It has been established that sex selection and foeticide, the worst form of discrimination against girls, is chiefly practised among wealthy, educated (if they can be called that) urban families. What purpose do incentives serve here? On the other hand, the medical fraternity and support staff are known to misguide the poorer, illiterate patients on ultrasound results, playing on anti-girl prejudices and encouraging abortions, all under the guise of ‘guidance’. The minister may want to review the modalities of the successful experiment by district level officers in a cluster of 79 villages near Ludhiana a couple of years ago. Deterrence (enforcing the law), counselling (community education) peer pressure (holding last rites after abortions to unnerve the family and doctors) and incentives for informers were the tools used to bring about an appreciable change in attitude.

Incentivising informants is a good idea, as is random supervision of the 32,000 ultrasound clinics in the country. Roping in the judiciary towards improving conviction rates is also a positive step. But at the end of the day, are there enough foot soldiers to carry out the battle of supervision? State governments must have a greater level of accountability for their state’s enforcement of the PNDT Act. Public campaigns are a must but a slower route towards impacting mindsets. Let’s just start with curbing doctors’ malpractices and find the means to push through convictions.

Sunday, December 9, 2007

Foeticide may carry life term

Health minister Anbumani Ramadoss told the Rajya Sabha on Friday that the government intends to make life imprisonment as a penalty for violations of the Pre-natal Diagnostic Techniques (Regulation and Prevention of Misuse) Act, 1994. He said that central supervisory board for implementation of the PNDT Act is slated to meet next week and this issue of life imprisonment could be taken up. He informed the house that there were 403 pending cases and 132 ultrasound machines have been seized and sealed under this law. In this year, about 125 cases have been reported and there have been four convictions. He acknowledged that the conviction rate was low as foeticide is a clandestine affair.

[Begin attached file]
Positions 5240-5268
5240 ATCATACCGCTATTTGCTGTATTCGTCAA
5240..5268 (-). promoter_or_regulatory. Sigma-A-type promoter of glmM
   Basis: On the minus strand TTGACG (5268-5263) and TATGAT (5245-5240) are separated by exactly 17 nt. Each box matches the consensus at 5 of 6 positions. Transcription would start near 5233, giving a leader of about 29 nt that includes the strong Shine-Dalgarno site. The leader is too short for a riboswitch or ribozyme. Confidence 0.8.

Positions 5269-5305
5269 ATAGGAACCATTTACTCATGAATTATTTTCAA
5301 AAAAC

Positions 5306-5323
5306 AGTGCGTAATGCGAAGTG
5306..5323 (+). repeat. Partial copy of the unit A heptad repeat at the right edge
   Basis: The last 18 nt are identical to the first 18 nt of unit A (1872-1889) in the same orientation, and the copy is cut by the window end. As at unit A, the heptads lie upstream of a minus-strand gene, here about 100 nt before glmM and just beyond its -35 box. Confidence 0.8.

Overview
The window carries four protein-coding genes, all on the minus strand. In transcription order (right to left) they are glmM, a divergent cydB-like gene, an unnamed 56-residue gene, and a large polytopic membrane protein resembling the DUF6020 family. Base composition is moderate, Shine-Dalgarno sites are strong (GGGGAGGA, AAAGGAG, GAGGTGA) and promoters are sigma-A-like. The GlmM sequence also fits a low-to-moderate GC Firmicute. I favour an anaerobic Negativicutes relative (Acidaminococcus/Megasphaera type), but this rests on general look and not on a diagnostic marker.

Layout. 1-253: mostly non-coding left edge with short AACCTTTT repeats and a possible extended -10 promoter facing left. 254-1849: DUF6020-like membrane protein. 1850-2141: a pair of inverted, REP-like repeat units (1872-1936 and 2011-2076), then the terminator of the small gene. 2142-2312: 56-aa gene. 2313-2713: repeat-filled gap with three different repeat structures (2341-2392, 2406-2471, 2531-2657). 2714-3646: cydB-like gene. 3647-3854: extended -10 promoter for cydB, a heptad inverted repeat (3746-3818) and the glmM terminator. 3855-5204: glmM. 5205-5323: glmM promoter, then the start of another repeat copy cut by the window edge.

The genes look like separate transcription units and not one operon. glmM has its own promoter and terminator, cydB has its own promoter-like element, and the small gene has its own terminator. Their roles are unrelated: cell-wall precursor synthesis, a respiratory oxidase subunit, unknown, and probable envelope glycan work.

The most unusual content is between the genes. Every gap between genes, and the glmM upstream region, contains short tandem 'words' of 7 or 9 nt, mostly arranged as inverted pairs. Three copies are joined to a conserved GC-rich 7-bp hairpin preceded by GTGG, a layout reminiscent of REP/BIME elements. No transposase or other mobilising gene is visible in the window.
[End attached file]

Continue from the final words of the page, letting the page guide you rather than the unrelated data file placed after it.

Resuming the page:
Friday, December 7, 2007

Licence of Delhi Gynaecolgist suspended after BBC report

Licence of Indian gynaecologist was suspended after a BBC report into female foeticide. Dr Mangala Telang a Delhi based gynaecolgist was filmed offering an illegal ultrasound scan, although she denied any wrongdoing. Her two Delhi clinics have been shut down. The BBC had sent a British couple to one of Dr Telang's clinics in Delhi after hearing that her clinic would offer ultrasound scans to determine the sex of a baby. In the BBC film, Dr Telang was caught agreeing to perform the scan to determine whether the woman's unborn child was a boy or a girl - even though a sign in the waiting room clearly said the practice was illegal. As per the story on BBC web site Dr Telang had told the BBC team she could recommend someone to carry out an abortion if the foetus was female. Despite India's strict laws to prevent female foeticide, prosecutions remain rare, adds BBC web site

Tuesday, December 4, 2007

Indian women in UK aborting daughters

Indian women in the UK are aborting daughters in order to have more boys, an Oxford University study has found. The research indicates that 1,500 girls have gone 'missing' from the birth statistics in England and Wales since 1990. Dr Sylvie Dubuc, who studies human geography and population at Oxford University, studied birth rates of different ethnic groups in England and Wales, and was surprised by what she found "According to my calculation, around 1,500 girls are missing. It's significant compared to the total number of births," she said.

Dr Dubuc found that the proportion of boys over girls has increased over time abnormally. The most probable explanation, she said, seemed to be sex selective abortion by a minority of mothers born in India.

According to a BBC report, it was not just women born in India who were prepared to go to extremes to ensure they have a male heir, even British women following in the footsteps of their Indian counterparts. BBC claims an estimated seven million girls have gone missing from India's population over the last 25 years. Selective abortion is happening all over India as ultrasound machines have become cheaper, but it has always been worst in Punjab and Gujarat.